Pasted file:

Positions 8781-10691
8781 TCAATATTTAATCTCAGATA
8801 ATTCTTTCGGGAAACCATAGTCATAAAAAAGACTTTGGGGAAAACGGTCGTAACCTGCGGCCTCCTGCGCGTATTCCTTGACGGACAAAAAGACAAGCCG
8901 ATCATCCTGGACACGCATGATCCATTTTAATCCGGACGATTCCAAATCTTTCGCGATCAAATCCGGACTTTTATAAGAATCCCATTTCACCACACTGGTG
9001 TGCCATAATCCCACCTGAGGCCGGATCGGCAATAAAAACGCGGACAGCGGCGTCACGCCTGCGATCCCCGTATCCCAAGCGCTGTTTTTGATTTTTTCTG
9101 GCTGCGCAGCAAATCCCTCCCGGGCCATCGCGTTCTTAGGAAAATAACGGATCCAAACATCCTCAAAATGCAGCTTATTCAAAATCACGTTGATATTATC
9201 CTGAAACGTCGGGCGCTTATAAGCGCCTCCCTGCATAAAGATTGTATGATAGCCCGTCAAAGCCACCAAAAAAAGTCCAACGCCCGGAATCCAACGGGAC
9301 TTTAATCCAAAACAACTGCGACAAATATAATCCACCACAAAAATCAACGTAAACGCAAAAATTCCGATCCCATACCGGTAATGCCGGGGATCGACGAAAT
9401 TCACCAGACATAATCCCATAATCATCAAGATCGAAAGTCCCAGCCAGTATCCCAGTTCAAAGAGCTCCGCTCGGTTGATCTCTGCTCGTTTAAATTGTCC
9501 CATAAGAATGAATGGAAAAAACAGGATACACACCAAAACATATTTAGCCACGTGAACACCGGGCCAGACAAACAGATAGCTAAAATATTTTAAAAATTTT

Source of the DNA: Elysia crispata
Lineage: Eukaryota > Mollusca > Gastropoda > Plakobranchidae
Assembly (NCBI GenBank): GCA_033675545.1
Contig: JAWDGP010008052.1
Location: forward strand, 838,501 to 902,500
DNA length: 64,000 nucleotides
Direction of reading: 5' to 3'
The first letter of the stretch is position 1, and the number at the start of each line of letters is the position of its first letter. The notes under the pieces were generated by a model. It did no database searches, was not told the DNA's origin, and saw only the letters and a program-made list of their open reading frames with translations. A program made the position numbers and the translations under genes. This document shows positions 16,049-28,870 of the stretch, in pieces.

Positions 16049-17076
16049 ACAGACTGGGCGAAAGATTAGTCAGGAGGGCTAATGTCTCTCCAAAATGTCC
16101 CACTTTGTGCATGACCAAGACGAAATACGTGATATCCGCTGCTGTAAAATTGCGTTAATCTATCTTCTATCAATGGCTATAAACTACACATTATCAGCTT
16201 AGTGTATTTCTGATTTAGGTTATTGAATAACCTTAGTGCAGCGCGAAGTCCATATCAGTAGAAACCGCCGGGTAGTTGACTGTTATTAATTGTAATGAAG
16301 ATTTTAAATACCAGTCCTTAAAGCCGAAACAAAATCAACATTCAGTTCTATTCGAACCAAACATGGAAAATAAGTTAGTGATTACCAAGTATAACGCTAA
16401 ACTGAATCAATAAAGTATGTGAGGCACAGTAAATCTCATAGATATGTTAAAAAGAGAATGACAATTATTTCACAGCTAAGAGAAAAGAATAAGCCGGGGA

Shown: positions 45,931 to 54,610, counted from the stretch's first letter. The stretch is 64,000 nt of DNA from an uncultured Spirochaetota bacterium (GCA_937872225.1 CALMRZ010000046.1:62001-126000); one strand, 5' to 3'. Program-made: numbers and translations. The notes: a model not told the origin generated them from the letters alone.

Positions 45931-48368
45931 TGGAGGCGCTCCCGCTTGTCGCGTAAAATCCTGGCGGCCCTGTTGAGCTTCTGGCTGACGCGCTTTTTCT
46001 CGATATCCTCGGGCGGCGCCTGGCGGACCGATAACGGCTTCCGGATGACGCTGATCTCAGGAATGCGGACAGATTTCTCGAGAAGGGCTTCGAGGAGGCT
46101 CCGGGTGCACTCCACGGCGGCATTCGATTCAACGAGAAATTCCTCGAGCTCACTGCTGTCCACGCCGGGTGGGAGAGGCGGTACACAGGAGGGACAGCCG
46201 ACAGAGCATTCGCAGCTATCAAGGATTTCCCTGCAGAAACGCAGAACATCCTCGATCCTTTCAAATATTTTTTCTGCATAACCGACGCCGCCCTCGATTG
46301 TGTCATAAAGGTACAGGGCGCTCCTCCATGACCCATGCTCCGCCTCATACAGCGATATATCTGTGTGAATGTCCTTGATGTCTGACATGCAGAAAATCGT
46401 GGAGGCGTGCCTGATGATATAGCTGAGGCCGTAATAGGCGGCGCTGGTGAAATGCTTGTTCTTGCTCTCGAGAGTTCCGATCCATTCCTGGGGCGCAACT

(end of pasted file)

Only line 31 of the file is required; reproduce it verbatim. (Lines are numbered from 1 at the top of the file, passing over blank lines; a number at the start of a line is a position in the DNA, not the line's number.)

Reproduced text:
46301 TGTCATAAAGGTACAGGGCGCTCCTCCATGACCCATGCTCCGCCTCATACAGCGATATATCTGTGTGAATGTCCTTGATGTCTGACATGCAGAAAATCGT